Why did the average investor perform so poorly? Very simple – selling out of fear and locking in losses.
These metrics confirm a well-worn investing axiom: “if it’s painful, it’s probably the right decision.”
What to do instead? We employ another well-worn axiom that is easier said than done: “control what you can control and ignore the rest.” This means having both a mental framework and an actual plan already in place before the inevitable market volatility tempts us to react. Having a disciplined approach in place based on fundamental investment principles can provide priceless peace of mind.
Control What You Can Control
- Maintaining Adequate Reserves: A critical concept to define for a household is annual spending (including taxes) relative to the amount of safer assets like high-quality bonds and cash. While 2022 has been an anomaly for bonds, along with cash they act as a shield against poor and potentially irrevocable financial decisions. We know the stock market almost always rebounds to exceed prior highs within three to five years. That’s why we encourage clients to maintain several years of living expenses in these less volatile asset classes. This allows us to wait out the recovery and avoid locking in losses by selling stocks at or near the bottom.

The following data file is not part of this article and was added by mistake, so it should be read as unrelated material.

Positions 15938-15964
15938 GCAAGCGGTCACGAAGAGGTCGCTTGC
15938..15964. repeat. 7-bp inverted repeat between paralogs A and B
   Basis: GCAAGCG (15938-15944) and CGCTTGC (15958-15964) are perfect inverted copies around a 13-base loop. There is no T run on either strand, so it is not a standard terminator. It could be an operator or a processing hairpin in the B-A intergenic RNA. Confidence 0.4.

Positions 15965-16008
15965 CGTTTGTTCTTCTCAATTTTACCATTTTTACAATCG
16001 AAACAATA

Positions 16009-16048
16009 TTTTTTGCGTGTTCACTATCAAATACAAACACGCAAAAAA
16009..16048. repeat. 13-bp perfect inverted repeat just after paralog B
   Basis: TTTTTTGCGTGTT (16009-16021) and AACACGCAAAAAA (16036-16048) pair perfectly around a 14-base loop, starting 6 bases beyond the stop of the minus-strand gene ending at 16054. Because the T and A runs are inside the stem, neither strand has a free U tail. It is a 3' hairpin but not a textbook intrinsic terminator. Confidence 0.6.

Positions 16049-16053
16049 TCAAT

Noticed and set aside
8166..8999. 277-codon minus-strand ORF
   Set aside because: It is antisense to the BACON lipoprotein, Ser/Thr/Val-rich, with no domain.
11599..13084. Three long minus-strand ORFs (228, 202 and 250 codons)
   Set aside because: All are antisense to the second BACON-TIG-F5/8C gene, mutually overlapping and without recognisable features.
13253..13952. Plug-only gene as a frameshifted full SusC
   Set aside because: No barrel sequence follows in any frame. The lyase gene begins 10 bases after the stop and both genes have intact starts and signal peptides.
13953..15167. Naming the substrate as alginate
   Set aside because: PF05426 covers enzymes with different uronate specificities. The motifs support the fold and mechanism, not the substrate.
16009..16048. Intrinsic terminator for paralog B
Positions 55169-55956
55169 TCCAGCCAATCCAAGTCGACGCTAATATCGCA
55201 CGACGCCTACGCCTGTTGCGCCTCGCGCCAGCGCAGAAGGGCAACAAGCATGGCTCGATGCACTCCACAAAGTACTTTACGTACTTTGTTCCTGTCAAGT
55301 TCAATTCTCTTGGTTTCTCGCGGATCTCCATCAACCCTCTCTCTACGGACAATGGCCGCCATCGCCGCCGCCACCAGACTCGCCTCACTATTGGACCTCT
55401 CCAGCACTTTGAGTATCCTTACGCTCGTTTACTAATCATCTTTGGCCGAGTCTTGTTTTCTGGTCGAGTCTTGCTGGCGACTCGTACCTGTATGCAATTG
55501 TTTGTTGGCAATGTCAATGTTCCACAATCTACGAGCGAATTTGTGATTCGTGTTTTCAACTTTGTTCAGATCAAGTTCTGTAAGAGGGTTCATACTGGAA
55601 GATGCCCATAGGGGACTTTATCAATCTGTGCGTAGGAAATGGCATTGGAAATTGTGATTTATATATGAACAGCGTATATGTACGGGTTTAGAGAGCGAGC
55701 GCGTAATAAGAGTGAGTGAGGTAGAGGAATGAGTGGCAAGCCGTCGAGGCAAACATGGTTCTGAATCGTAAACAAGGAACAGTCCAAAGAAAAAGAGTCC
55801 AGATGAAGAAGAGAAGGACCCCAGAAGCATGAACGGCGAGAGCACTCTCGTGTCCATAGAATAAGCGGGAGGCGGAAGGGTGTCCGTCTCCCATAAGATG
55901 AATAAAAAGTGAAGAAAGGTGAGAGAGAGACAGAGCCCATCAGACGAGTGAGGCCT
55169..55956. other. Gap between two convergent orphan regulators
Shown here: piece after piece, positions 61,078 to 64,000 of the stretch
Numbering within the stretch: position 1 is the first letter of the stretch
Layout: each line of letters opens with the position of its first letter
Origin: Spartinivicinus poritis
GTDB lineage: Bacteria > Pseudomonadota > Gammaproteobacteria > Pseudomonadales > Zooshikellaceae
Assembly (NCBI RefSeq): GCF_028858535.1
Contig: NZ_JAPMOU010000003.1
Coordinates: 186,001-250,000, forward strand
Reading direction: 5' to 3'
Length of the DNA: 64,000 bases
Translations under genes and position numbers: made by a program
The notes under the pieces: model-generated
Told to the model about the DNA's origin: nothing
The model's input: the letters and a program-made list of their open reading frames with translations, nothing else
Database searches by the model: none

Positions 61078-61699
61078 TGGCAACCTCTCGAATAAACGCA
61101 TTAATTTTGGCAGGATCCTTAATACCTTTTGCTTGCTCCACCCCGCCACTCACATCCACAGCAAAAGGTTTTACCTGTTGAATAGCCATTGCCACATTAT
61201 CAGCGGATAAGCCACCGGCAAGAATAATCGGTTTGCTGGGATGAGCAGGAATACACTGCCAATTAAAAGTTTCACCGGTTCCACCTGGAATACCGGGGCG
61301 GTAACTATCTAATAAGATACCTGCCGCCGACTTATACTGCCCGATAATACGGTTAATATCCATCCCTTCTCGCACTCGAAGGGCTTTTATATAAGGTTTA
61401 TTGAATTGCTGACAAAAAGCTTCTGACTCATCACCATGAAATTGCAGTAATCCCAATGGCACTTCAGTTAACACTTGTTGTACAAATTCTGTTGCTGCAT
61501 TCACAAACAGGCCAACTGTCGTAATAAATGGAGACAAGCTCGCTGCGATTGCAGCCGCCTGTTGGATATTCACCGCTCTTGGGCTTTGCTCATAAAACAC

- Execute on Timely Strategies: We can’t control markets, the Fed, tax policy, or investor sentiment, but we can utilize tactics that improve the after-tax results in a portfolio. We’ve written extensively on these topics and the links to these articles are provided, but in short, we suggest using these volatile times to make lemonade out of lemons.
- Tax Loss Harvesting: Realizing capital losses to deduct or offset other taxable income can be done without timing the markets. While caution is necessary to execute this properly, this is another way we use these volatile times to lower income tax liabilities and rebalance a portfolio in need of realignment. Details on how we approach this can be found in our blog Spring Cleaning the Portfolio.
- Keep Buying: If still employed, experience the magic of consistent deposits to retirement and taxable accounts via automatic contributions. When markets are in a tailspin, these automatic deposits lead to buying low without the angst of having to actively buy amid so much negative news. This disciplined process eliminates trying to make purchase decisions based on emotion, gut, or fear.